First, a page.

Some of the names I use online.
Chris Clarke once urged bloggers to use their real names. Spirited discussion ensued, and I came away from it all characteristically conflicted. But I did decide at that point that when posting in political discussions, I would drop my preferred pseudonym (see below) in favor of my actual given name. I comment as “Cris” (sometimes with the website of http://localhost/ ) at
And a few other places.
My friend Kel Boyer, who has been using the internet longer than you have, used to belong to a BBS under the name “phaedrus.” That inspired me to up the ante on literary pretentiousness, so I pulled a name from the appendix of Nietzsche’s The Gay Science: “Songs of Prince Vogelfrei.” Walter Kaufmann explained the name in a footnote:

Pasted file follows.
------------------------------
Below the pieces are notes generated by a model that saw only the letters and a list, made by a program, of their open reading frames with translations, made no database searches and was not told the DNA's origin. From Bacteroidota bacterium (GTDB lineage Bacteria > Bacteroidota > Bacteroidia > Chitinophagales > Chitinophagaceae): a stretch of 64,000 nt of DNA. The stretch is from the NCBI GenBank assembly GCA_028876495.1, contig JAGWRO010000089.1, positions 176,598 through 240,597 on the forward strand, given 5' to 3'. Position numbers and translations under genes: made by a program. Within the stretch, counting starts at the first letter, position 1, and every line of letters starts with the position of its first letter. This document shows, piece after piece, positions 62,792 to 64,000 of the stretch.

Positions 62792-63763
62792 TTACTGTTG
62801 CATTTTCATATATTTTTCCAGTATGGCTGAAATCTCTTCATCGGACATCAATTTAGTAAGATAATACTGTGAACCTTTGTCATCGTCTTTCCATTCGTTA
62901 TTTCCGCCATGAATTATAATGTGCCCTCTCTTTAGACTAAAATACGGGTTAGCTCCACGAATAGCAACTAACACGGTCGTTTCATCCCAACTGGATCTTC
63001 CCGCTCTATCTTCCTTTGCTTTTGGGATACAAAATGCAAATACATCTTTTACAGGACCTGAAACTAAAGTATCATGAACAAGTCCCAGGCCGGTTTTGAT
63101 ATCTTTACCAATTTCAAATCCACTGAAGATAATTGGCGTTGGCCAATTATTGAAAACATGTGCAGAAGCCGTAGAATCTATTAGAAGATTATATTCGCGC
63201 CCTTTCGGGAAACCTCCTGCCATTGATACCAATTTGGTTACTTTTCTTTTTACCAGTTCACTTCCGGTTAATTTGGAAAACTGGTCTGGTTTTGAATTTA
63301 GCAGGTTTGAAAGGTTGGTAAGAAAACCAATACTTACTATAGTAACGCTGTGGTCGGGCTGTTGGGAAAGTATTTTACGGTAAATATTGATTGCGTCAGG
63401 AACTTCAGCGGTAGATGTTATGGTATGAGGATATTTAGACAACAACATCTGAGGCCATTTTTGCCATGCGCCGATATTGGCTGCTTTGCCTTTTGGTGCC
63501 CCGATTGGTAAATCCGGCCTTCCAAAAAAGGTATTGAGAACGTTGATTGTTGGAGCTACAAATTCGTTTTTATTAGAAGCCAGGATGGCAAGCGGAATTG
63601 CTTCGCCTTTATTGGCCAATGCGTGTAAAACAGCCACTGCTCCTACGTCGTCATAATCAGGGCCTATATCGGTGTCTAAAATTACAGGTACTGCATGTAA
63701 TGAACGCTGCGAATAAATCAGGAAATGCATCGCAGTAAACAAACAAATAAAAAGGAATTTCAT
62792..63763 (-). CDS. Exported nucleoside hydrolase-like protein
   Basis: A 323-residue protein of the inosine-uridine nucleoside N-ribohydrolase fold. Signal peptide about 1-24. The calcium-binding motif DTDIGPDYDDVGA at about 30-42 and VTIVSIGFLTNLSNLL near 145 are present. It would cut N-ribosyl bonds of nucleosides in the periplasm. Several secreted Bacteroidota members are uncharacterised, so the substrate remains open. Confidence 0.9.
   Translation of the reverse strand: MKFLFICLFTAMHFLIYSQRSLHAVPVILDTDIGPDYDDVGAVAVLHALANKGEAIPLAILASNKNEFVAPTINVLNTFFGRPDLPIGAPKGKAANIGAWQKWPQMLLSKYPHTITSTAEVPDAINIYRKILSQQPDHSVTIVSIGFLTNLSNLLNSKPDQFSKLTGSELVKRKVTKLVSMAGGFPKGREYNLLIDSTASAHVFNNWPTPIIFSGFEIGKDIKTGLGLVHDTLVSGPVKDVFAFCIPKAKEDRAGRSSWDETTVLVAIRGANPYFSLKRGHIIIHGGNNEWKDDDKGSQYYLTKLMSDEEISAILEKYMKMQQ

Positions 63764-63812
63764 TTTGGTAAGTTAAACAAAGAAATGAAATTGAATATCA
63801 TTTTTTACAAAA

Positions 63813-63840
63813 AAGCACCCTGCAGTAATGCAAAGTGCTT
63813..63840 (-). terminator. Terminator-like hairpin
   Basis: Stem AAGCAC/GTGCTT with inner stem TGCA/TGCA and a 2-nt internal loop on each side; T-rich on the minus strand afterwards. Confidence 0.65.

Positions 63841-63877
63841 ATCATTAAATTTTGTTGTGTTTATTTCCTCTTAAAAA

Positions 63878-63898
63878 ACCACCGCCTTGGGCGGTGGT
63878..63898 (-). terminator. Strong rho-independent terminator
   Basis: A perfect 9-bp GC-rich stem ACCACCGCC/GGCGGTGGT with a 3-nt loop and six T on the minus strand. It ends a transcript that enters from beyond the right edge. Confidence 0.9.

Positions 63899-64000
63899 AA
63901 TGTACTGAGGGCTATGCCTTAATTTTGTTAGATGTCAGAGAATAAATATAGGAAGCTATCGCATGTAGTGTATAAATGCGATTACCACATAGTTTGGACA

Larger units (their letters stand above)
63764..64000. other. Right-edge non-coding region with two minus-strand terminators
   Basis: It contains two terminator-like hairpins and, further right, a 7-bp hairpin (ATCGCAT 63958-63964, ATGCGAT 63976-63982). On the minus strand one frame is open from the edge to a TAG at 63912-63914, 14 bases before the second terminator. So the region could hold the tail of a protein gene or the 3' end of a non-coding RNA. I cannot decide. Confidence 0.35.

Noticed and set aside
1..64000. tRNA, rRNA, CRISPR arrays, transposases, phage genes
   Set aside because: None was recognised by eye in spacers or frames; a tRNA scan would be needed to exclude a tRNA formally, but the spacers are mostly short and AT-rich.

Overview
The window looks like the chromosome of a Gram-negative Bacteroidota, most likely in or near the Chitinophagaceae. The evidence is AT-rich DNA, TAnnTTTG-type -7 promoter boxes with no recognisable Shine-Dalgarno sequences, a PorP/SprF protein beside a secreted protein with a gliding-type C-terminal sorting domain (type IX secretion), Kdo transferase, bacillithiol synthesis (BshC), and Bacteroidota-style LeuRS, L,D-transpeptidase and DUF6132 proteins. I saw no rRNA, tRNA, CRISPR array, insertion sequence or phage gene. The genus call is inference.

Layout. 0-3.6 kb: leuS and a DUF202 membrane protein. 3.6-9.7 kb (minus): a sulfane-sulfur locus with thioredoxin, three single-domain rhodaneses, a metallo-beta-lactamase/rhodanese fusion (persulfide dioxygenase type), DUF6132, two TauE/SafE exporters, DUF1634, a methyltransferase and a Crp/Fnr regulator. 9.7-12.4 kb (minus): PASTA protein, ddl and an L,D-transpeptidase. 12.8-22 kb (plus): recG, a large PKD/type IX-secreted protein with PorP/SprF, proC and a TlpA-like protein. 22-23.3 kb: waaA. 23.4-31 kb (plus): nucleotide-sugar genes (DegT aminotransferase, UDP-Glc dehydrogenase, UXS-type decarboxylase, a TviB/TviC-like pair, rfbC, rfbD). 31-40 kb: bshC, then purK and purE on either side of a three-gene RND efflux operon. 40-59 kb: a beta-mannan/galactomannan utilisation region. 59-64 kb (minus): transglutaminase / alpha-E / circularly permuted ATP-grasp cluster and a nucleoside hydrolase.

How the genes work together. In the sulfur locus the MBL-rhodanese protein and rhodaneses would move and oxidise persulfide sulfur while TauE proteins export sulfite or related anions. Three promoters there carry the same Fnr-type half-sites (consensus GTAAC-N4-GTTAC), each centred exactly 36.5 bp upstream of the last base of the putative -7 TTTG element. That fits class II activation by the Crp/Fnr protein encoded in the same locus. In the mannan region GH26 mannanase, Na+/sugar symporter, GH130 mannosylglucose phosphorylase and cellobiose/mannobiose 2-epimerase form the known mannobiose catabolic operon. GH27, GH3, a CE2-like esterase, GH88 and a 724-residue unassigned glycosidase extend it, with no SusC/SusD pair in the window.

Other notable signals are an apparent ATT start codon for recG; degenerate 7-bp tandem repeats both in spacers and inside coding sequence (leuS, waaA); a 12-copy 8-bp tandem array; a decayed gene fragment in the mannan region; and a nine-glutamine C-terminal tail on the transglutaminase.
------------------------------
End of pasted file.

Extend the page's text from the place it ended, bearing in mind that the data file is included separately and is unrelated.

Vogelfrei, literally “bird-free” or free as a bird, usually signifies an outlaw whom anybody may shoot at sight. The ambiguity is, of course, intentional.
I used this alias for over ten years in usenet newsgroups, forums, file sharing [shh], and blog comments. It was my identity in several communities, including:
Eventually, I grew uncomfortable with the name. It’s a bit affected, carrying Nietzsche around like that, and I’m far too deferential to authority to claim the title of “outlaw.” But mostly, I felt like a poseur when German speakers would assume I was German, only to realize I was not only American, but monolingual.
So, it’s deprecated. Semi-retired. I continue to use it where it’s established (like on the Chess With Friends app) but I’m not creating any new accounts with it.
My own coinage; see the definition. It’s a pun, and it reminds me of my own inconsistencies. But mostly I’ve embraced it because it’s unique; at the time I registered the domain, a Google search for the word returned a mere two results. (“Father Steve” independently came up with the neologism a good five years before I did.)
I use this in communities I’ve joined since 2006, including